Kyle Bach: Affordable housing could make impact on education

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When you think of a good school, what do you picture? Great teachers? Robust curriculums? Perhaps you think of the school’s location. In our state, according to multiple lists, including a 2022 Best School Districts list from Niche, the vast majority of the highest-rated schools in Indiana are peppered outside of I-465, beyond the Indianapolis city limits, and mostly north. Carmel, Zionsville, Fishers, Brownsburg and Avon school districts reliably rank at the top (each receiving an A+ overall score from Niche).

Great schools are not the only thing these cities and suburbs have in common. They’re also home to the highest household incomes in the state (with the top three being Zionsville, Carmel and Fishers, according to the organization United States Zip Codes). It’s no coincidence high incomes and well-performing schools go hand in hand. But when it comes to education, there’s a way we can better share the wealth: housing.

There is a major lack of affordable housing in Indiana. According to 2021 Prosperity Indiana data, there are only 37 affordable and available rental homes for every 100 households with extremely low incomes (those with incomes at or below the poverty level or 30% of their area median income), tied for the second-lowest rate among 12 Midwest states. This means many households are being forced to spend more on housing than they can actually afford, leaving them cost burdened and at a higher risk of homelessness.

Affordable housing is a meaningful way to offer more people a place to call home while also offering better educational opportunities. If you’re unfamiliar, affordable housing is rental housing available to people based on their income that utilizes the Low-Income Housing Tax Credit (LIHTC) program. There are several affordable housing communities in Indiana, but as stated above, not enough.

Because in many areas of the state, the neighborhoods that house the most underserved people are also those near the lowest-rated or poorest-performing schools, affordable housing being available in a broader range of neighborhoods could make a major impact on education.

By developing affordable housing in all areas, not just the low-income neighborhoods, we unearth the opportunity to bring about better educational opportunities. Diverse demographics improve educational systems, offering the opportunity to learn about people from differing cultures, with differing beliefs and world views. According to a review by The Century Foundation of dozens of studies on diversity, having different and divergent perspectives in educational environments creates positive learning outcomes, including helping students be better positioned to enter the professional world, increased civic engagement and even increased creativity.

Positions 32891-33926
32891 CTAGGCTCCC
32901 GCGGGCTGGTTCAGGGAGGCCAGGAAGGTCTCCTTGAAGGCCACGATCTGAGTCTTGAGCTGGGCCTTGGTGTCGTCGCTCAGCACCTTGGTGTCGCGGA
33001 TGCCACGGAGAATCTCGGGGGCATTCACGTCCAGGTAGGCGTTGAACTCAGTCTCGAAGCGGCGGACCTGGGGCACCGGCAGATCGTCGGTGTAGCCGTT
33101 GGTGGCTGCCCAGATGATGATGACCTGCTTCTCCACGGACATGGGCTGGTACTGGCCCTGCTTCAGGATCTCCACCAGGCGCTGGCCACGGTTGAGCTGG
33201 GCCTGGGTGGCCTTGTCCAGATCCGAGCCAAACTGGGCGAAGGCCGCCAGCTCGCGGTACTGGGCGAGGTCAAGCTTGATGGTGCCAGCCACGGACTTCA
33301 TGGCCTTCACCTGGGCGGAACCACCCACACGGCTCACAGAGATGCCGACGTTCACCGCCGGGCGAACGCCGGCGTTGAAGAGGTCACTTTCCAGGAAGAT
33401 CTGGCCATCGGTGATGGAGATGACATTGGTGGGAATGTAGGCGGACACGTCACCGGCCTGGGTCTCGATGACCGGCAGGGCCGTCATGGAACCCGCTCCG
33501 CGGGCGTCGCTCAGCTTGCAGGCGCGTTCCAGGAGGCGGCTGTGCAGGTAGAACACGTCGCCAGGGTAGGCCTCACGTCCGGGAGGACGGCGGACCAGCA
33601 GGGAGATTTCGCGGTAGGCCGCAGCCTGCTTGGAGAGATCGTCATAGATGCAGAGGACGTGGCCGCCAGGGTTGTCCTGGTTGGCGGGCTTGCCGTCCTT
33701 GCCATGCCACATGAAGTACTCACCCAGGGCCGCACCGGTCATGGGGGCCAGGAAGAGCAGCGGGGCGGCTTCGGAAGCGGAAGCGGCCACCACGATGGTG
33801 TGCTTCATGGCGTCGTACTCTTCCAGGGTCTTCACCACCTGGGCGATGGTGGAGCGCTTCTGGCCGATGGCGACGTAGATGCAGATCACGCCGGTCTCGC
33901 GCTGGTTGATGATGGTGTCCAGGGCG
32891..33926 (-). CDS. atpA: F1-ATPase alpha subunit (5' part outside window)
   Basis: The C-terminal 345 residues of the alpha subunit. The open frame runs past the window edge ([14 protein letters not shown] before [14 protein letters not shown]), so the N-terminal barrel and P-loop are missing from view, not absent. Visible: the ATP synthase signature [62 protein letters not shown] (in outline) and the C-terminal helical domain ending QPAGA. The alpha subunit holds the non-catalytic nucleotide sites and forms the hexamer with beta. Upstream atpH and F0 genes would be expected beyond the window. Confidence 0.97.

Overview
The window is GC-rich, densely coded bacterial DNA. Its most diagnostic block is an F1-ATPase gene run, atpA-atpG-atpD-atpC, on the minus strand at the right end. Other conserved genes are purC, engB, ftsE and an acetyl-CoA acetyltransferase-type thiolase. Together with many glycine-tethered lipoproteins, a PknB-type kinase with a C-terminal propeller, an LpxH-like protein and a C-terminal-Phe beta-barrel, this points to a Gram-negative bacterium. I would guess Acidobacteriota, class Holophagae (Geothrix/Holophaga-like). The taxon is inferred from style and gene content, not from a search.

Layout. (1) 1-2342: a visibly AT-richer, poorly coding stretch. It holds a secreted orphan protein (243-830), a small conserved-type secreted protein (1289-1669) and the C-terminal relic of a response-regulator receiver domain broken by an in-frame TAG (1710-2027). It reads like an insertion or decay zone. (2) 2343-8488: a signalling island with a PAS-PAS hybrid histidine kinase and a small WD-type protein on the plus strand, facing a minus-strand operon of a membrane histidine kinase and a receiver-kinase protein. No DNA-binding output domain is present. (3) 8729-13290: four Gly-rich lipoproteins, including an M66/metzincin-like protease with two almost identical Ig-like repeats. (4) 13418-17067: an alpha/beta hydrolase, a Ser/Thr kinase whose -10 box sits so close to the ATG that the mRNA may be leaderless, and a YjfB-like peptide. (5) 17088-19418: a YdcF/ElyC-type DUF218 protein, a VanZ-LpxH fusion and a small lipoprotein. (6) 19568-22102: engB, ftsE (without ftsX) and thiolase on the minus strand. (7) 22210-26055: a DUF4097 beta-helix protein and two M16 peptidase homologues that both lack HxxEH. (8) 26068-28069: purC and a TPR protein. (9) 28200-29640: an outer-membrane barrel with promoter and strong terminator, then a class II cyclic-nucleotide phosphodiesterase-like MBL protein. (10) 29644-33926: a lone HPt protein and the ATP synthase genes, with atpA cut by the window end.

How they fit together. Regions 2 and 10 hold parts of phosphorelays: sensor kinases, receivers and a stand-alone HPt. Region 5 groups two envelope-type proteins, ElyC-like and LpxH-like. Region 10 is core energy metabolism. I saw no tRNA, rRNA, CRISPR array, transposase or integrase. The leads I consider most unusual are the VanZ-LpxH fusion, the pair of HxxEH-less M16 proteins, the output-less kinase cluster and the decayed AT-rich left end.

Progress has been made in diversifying the locations of affordable housing. Our company, The Annex Group, has affordable housing communities operating successfully in Kokomo and Bloomington, near prominent universities, that help increase average local income numbers. Unfortunately, affluent communities often oppose affordable housing proposals as there is a large amount of misinformation about affordable housing. Some people do not realize that many affordable housing communities have long wait lists and stringent criteria for residents to meet in order to live there, including employment requirements.

So, when considering whether to be in favor of or against affordable housing moving into an area near you, consider the education connection and shared benefits it could bring beyond a place to live. Every Hoosier deserves to have quality housing they can afford, but they also deserve quality education to match.•


Bach is the CEO of The Annex Group, an Indianapolis-based, leading affordable, workforce, and student housing developer.

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